28 January 2020

Everything you need to know about fly-tipping

Read Time: 4 mins

We are all aware that fly-tipping is illegal, yet it still happens all the time. In 2018/2019, the local authorities in England dealt with 1,072,000 incidents of fly-tipping which is an astonishing 8% increase on the year before. A third of the incidents involved household waste, whilst the most common place for fly-tipping to occur was on public highways (pavements and roads). Fly-tipping is a criminal offence and it is punishable by a fine of up to £50,000 or up to five years’ imprisonment.

What is fly-tipping?

Fly-tipping is defined as ’the illegal deposit of any waste onto land that does not have a licence to accept it’. This waste can be either liquid or solid and the amount of waste can vary in scale. The most common size category for fly-tipping incidents in the year 2018/2019 was the equivalent of a ‘small van load’. This was around 33% of the fly-tipping incidents recorded.This was followed by ‘car boot or less’ with 30% of the incidents being this size. The cost of fly-tipping to British taxpayers is £58 million a year.

Why do people fly-tip?

Fly-tipping is generally down to both laziness and saving money. Having your waste removed can cost money. It can also cost money to dispose of waste at your local household waste recycling centre yourself. Some people think that they can get around these costs by dumping their waste on public highways or private land. There are many cases of people fly-tipping on private car parks and drives, blocking the way for the residents who live nearby.

Why is fly-tipping bad?

As well as having unwanted rubbish on your property, there are many other reasons why fly-tipping is illegal. It can be dangerous – any sharp items can be a danger to both humans and animals in the area in which it has been dumped. There have been cases where dogs have been injured whilst on a walk because fly-tippers have dumped construction waste in the area. Risks to local wildlife can include animals consuming waste or getting trapped or injured in it. Fly tipping can also affect our enjoyment of an area. It can turn an area of natural beauty into a dumping ground and somewhere that nobody wants to visit.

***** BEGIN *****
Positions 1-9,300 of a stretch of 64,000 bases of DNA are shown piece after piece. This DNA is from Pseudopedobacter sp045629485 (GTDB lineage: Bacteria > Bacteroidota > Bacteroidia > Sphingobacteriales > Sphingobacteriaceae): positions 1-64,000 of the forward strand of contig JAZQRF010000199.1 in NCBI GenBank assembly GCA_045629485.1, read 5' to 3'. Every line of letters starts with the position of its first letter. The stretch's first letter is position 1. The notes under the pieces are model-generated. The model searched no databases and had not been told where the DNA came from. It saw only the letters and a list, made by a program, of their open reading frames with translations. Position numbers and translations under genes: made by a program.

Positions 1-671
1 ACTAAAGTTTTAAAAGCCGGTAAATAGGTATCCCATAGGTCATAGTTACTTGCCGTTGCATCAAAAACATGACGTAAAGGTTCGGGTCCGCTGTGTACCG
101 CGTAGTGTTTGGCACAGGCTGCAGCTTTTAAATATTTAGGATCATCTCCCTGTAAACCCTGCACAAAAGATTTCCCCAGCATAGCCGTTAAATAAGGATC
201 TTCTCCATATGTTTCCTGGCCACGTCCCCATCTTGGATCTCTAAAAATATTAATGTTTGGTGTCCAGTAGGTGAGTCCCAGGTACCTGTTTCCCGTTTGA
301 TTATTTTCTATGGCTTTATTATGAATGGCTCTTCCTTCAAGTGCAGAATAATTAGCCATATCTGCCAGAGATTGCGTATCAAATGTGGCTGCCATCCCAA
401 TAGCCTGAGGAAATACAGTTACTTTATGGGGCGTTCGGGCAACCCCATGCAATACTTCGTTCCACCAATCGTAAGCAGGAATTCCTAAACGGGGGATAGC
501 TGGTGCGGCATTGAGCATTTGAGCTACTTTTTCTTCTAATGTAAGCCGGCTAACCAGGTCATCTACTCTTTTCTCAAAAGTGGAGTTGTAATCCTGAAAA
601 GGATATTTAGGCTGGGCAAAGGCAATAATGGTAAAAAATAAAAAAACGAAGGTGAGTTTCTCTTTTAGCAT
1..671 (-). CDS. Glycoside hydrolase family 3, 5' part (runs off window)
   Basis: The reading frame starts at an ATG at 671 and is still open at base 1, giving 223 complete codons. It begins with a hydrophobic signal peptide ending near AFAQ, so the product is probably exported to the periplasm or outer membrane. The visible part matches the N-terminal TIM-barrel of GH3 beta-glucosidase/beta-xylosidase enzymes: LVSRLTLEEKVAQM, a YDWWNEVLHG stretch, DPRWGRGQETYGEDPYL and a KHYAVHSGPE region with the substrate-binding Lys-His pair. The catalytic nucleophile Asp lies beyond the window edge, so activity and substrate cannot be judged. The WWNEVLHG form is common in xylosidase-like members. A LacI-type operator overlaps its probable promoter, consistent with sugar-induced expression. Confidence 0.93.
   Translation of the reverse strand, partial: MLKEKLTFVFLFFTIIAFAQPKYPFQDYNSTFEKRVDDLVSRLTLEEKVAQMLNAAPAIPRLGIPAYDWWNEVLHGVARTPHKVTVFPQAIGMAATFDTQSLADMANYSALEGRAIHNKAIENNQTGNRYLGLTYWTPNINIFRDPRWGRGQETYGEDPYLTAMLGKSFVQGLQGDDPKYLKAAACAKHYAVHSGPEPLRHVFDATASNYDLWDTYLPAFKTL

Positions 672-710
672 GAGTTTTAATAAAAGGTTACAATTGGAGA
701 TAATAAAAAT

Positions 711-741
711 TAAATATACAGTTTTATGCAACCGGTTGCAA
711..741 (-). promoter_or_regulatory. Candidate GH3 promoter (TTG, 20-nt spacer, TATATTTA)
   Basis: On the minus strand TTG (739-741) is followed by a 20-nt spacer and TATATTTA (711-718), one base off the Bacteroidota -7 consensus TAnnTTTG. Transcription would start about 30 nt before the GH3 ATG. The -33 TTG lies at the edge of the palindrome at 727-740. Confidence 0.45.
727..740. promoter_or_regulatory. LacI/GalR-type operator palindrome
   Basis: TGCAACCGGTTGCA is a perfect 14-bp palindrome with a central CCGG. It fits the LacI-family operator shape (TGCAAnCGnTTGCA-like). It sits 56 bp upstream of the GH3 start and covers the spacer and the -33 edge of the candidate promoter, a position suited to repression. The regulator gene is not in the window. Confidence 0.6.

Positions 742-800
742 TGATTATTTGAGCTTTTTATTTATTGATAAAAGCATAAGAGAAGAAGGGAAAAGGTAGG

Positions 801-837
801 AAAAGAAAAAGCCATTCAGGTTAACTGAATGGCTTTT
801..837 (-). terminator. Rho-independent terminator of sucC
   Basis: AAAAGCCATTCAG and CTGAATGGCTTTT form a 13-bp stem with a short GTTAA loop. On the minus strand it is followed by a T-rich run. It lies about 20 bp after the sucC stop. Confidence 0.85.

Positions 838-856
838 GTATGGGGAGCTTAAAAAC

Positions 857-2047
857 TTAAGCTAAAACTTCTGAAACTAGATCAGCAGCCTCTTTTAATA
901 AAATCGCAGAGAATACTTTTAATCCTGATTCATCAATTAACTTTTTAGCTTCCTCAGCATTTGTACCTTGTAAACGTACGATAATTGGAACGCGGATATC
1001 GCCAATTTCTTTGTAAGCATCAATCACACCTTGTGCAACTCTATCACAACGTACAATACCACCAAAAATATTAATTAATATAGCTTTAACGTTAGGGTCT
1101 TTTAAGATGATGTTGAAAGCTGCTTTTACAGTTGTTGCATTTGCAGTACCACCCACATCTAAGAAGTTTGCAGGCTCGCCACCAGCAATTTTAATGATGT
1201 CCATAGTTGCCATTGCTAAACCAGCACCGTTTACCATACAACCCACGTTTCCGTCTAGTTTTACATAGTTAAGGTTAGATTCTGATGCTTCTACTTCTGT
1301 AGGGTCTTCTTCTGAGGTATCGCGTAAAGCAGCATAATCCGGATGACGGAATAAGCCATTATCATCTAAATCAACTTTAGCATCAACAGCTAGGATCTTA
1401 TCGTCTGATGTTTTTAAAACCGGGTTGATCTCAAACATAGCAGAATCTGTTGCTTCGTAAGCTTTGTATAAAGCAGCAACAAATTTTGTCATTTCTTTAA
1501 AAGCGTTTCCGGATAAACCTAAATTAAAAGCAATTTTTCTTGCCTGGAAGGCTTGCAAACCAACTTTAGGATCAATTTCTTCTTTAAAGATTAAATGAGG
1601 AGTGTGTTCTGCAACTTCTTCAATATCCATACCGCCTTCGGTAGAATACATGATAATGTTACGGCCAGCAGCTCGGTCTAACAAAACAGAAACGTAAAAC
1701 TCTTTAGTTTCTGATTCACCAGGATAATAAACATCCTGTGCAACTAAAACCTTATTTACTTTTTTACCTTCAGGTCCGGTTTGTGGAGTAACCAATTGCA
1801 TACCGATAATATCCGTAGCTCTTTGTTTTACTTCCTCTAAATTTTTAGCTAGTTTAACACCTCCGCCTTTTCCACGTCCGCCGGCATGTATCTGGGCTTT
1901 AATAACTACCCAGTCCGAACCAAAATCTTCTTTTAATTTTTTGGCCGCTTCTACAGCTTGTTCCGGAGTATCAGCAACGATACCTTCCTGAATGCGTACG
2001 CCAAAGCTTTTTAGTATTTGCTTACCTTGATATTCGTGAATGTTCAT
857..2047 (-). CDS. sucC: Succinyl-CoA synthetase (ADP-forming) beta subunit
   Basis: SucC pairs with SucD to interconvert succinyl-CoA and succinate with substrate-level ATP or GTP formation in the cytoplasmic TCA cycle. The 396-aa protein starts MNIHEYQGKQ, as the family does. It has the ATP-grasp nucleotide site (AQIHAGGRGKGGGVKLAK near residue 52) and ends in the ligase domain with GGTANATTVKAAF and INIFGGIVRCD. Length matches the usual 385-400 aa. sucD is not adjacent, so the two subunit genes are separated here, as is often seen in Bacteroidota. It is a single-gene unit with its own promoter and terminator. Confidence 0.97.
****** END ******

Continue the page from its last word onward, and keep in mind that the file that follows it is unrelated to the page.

A lot of the waste that is fly tipped can be recycled. If it was taken to a proper household waste recycling centre, then it could be sorted and recycled properly. Uncontrolled illegal waste could contain toxic materials that are harmful to the environment, wildlife and us humans too.

What happens to fly-tipped waste?

Unfortunately, the fly-tipped waste is usually left to the landowner to remove. If you are unfortunate enough to have waste left on your land, you may be able to get your local council to remove some of it. Otherwise, you are likely to have to pay a waste clearance company to get rid of it.

What can we do to prevent fly-tipping?

The best way to prevent fly-tipping is to make sure that people have options for their waste. Here at Clearabee we offer several different types of waste collection. First of all we have our man and van service. This can be booked for the same day and our professional teams are available to collect across the UK. Our skip bags are a great option if you will be collecting the rubbish over a period of time. Once we have posted the skip bags out to you, you will have six months to fill them up and arrange a collection. They are also perfect for people who don’t have the room to put up a traditional skip. If you do have the room for one, then we offer skip hire too. If it’s just a sofa that you need to get rid of, then you will benefit from our sofa collection and removal.

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